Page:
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BA458

Innova-on & New Product


Development
Evan Smouse, PhD
Oregon State University
College of Business
Winter 2013

BA 458 Class 2 Agenda

Strategic Elements of Product Development


New Products Process
Form Teams
Team Exercise

DeniLons
Entrepreneur someone who organizes a
business venture and assumes the risk for it
wordnetweb.princeton.edu/perl/webwn

Entrepreneur one who organizes, manages,


and assumes the risks of a business or
enterprise
hTp://www.merriam-webster.com/dicLonary/entrepreneurship

DeniLons
Entrepreneurship the act and art of being an
entrepreneur or one who undertakes innovaLons or
introducing new things, nance and business acumen in an
eort to transform innovaLons into economic goods
This may result in new organizaLons or may be part of
revitalizing mature organizaLons in response to a perceived
opportunity.
The most obvious form of entrepreneurship is that of
starLng new businesses; however, in recent years, the term
has been extended to include social and poliLcal forms of
entrepreneurial acLvity.

hTp://en.wikipedia.org/wiki/Entrepreneurship

The Entrepreneurial Process


Involves all of the elements of business
Product development
Market development
Building a team
Finance and investment
Legal

IdenLfy an
Opportunity

Develop a
Concept

Determine
Resources
Required

Acquire the
Necessary
Resources

Implement &
Manage

Timmons Model of Entrepreneurship


Business Plans That Work: A Guide For Small Business, by Jery A. Timmons,
Andrew Zacharakis, Stephen Spinelli, McGraw Hill, 2004

Entrepreneurship
Starts with an entrepreneur (founder) who sees
an opportunity then assembles a team, gathers
resources, creates a plan and launches a venture

Entrepreneurship & Product


Development
Starts with an entrepreneur (founder) who sees
an opportunity then assembles a team, gathers
resources, creates a plan and launches a venture

Product development is a fundamental part of
this, but product development is also a
fundamental part of any business new or old.

New Products not so easy


Urban myth: 80% of new products fail.
Research shows closer to 40% failure rate overall
varies by industry but sLll points to diculty in
gejng it right
Percent of Products that Fail
90
90
80
70
60
50
40
30
20
10
0

40

10

Sometimes Quoted
in Press

Research Reports

Sometimes Claimed

New Products
For every 100 ideas,
Fewer than 70 make it though iniLal screening
Fewer than 50 pass concept evaluaLon and tesLng
A liTle more than 30 make it through development
About 30 make it through tesLng
About 25 are commercialized
15 of these 25 (about 60%) are successful.
Success rate is lower in consumer goods (51%) and as high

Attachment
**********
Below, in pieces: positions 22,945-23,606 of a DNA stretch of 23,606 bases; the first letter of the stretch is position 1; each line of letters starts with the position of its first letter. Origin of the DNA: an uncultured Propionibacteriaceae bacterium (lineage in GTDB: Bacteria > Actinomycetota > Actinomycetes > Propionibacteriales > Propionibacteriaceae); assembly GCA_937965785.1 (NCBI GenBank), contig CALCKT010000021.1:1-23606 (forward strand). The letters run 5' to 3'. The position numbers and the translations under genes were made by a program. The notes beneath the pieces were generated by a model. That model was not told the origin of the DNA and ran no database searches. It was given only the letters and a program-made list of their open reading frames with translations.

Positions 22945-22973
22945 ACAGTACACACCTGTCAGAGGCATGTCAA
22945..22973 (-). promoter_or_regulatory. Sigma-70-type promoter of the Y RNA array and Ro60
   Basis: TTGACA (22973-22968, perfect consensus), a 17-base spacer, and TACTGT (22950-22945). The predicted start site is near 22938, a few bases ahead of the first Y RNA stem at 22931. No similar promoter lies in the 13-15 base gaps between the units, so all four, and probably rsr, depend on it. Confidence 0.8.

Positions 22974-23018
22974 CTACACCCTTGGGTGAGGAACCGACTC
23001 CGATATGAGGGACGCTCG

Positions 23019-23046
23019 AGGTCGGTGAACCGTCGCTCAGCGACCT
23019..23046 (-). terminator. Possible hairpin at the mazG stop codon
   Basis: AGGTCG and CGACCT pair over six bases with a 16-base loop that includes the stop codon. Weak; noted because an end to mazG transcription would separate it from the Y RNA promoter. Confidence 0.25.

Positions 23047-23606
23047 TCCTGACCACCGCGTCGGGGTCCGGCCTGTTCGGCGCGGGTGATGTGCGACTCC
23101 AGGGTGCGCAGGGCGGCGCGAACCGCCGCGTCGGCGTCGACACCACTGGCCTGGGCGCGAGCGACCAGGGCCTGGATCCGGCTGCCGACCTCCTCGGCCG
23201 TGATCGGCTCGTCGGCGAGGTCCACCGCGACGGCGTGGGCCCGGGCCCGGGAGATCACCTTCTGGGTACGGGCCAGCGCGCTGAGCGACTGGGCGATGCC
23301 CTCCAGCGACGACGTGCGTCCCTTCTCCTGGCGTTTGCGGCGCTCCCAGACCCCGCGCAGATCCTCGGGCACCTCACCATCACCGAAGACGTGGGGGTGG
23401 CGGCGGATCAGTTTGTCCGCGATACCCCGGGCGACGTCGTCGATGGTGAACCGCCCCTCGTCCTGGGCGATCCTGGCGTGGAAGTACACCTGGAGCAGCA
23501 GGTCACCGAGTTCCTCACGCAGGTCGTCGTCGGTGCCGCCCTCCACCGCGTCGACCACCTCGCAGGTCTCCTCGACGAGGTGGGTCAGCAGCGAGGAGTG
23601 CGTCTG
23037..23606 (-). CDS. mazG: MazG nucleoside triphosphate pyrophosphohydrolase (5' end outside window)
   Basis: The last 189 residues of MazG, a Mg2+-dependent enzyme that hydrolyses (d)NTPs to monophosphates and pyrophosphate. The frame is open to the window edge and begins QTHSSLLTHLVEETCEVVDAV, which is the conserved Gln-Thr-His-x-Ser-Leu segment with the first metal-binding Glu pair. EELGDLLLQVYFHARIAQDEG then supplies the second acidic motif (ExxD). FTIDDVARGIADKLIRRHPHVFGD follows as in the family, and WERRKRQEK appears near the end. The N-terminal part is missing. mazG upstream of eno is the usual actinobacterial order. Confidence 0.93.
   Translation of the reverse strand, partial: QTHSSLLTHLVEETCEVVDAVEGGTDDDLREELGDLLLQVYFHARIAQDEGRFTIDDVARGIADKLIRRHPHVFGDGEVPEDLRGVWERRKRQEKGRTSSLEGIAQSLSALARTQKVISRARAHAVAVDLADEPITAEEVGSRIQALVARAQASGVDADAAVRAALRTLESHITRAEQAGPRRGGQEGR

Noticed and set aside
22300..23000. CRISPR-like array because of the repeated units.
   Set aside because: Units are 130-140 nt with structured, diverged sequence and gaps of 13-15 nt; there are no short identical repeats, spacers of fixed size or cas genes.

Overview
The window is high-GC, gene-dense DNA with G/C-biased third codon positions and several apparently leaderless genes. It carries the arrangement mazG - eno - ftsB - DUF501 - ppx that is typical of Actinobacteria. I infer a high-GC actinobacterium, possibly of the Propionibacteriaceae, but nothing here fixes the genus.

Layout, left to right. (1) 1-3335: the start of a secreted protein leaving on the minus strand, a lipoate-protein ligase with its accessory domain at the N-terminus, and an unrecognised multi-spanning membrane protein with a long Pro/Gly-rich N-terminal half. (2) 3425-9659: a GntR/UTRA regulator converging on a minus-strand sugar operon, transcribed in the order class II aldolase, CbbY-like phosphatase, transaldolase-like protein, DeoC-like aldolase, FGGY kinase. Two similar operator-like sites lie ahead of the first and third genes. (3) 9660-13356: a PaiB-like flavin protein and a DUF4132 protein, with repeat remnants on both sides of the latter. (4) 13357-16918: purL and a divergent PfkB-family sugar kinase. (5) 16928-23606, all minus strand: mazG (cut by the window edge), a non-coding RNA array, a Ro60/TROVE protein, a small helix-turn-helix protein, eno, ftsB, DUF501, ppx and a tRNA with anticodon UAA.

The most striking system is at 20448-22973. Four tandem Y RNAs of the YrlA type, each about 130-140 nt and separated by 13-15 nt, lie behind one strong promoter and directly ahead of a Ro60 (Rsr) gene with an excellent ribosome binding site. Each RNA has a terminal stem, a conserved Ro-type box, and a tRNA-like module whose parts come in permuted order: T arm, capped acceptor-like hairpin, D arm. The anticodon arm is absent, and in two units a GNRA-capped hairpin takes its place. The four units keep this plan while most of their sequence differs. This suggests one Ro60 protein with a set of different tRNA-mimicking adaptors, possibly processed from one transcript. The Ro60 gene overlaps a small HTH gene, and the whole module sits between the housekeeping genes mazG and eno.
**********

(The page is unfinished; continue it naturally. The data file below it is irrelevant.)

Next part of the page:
as 65% in healthcare.

Source: ComparaLve Performance Assessment Study, PDMA, 2003.

New Products
For the top new product rms, about 49% of
company sales and prots come from
products that were introduced in the last ve
years.
For other rms, this average is about 21%.
Lesson: rms that maintain their commitment
to new products are rewarded with sales and
prots!

GlobalizaLon & New Products


Top rms deploy over 50% of their R&D spending in
foreign countries.
Global product teams allow rms to leverage their new
product skills across their subsidiaries.
Design, R&D, and manufacturing may occur in dierent
subsidiaries around the world.
DiculLes: coordinaLng the eorts across mulLple
countries to launch a successful new product.
Having a global innova*on culture being aware of
dierences in business and cultural environments and
being open to global markets is important to success.

What is a New Product?


New-to-the-world (really-new) products (10% of new
products): InvenLons that create a whole new market.
Ex.: Polaroid camera, Sony Walkman, Palm Pilot,
Rollerblade skates, P&G Febreze and Dryel.
New-to-the-rm products (20%): Products that take a
rm into a category new to it. Ex.: P&G brand shampoo
or coee, Hallmark gip items, AT&T Universal credit
card, Canon laser printer.
Addi*ons to exis*ng product lines (26%): Line
extensions and ankers that esh out the product line
in current markets. Ex.: Tide Liquid, Bud Light, Apples
iMac, HP LaserJet 7P.

What is a New Product?


Improvements and revisions to exis*ng products (26%):
Current products made beTer. Ex.: P&Gs conLnuing
improvements to Tide detergent, Ivory soap.
Reposi*onings (7%): Products that are retargeted for a
new use or applicaLon. Also includes retargeLng to
new users or new target markets. Ex.: Arm & Hammer
baking soda sold as a refrigerator deodorant; aspirin
reposiLoned as a safeguard against heart aTacks;
Marlboro retargeted as a mans cigareTe.
Cost reduc*ons (11%): New products that provide the
customer similar performance but at a lower cost.
May be more of a new product in terms of design or
producLon.

Strategic Elements of Product


Development
The New Products Process
A phased process that takes the new product idea through
concept development, evaluaLon, development, launch,
and post-launch.
The Product Innova*on Charter
A strategy for new products that ensures that the team
develops products in line with rm objecLves and
marketplace opportuniLes.
The Product PorKolio
A way to assess which new products would be the best
ones to add to the exisLng line, given nancial and
strategic objecLves.